Google announced Wednesday it would work with multiple cybersecurity companies to better secure the Google Play Store, which hackers have repeatedly used to distribute malicious software.
Google’s decision to collaborate with ESET, Lookout, and Zimperium is an acknowledgement of the challenges of securing the Play Store and the countless devices that interact with it. Each company has distinguished itself by releasing research detailing how hackers are using mobile apps to spread nefarious code.
Google will integrate its Google Play malware detection systems with each of those companies’ anti-virus scanning engines. That will allow the companies to do an extra layer of vetting before an app appears in the Play Store.
In announcing the App Defense Alliance, as the partnership is known, Google acknowledged that the current processes for reporting malicious apps in and out of the Play Store “aren’t designed to scale.”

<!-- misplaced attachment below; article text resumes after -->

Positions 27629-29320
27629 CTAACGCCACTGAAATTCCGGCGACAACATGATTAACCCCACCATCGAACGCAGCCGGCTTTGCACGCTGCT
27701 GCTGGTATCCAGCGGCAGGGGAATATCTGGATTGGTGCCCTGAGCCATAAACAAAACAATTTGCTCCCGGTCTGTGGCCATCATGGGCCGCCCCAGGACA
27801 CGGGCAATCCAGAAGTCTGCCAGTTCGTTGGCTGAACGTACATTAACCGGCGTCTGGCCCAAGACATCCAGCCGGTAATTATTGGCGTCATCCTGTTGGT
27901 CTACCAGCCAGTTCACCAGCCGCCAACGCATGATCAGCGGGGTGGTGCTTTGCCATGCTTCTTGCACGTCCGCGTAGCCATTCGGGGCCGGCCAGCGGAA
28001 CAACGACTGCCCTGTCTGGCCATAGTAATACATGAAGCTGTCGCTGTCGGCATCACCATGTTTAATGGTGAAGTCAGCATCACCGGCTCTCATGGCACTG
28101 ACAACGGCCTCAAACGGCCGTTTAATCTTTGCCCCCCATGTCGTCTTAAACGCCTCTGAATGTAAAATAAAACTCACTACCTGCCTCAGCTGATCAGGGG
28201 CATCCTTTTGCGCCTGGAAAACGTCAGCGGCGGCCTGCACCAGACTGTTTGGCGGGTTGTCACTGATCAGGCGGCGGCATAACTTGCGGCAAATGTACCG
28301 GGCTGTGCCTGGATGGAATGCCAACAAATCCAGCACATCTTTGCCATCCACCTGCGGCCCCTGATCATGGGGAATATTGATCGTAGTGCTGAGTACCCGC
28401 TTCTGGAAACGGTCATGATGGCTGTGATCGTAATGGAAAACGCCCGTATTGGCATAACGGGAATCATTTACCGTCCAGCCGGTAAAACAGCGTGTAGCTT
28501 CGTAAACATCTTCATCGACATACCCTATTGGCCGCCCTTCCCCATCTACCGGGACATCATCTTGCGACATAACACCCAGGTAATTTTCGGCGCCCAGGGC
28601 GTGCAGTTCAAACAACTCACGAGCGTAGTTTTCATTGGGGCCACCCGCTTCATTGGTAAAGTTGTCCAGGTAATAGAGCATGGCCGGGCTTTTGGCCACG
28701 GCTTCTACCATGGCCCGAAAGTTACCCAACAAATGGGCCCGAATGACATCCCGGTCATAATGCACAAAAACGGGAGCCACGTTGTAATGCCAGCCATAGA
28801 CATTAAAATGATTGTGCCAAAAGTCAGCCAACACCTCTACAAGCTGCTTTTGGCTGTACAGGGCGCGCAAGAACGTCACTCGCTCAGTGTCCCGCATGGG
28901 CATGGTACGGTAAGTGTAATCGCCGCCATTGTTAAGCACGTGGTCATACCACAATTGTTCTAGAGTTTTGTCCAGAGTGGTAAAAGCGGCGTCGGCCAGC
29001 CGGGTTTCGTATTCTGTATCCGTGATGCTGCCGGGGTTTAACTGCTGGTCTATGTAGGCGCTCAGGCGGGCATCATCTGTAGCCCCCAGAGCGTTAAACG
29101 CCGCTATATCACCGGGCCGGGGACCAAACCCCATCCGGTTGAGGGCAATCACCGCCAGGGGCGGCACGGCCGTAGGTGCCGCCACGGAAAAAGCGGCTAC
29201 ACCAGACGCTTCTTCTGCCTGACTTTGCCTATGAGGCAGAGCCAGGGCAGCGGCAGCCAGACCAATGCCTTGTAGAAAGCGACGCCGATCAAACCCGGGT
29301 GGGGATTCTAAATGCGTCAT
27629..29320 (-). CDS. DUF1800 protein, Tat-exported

With over 2.5 billion Android devices in use, the scale of the security challenge is staggering. In 2017, security specialists removed roughly 700,000 malicious apps from the Play Store. In but one illustration of the issue, last January, cybersecurity company Trend Micro found spyware that had been downloaded over 100,000 times from the Play Store. The malware was capable of stealing call logs and SMS conversations from a target’s phone.
Apple has had to remove shady apps, too, but not nearly on the same scale as in the Play Store, where developers can more easily hide malicious functionality behind encrypted code or delay its activation.
“We hand-picked these partners based on their successes in finding potential threats and their dedication to improving the ecosystem,” Dave Kleidermacher, Google’s vice president of Android security and privacy, wrote in a blog.
Lookout said the alliance would help the company step up its work on mobile security.
“Even before this partnership, Lookout worked closely with Google to help them remove mobile app threats from the Google Play Store, such as ViperRAT, Desert Scorpion, and BeiTaAd,” Lookout said. “With the launch of the App Defense Alliance, Lookout will now be able to identify these sort[s] of malicious apps before they ever become a threat to the general public.”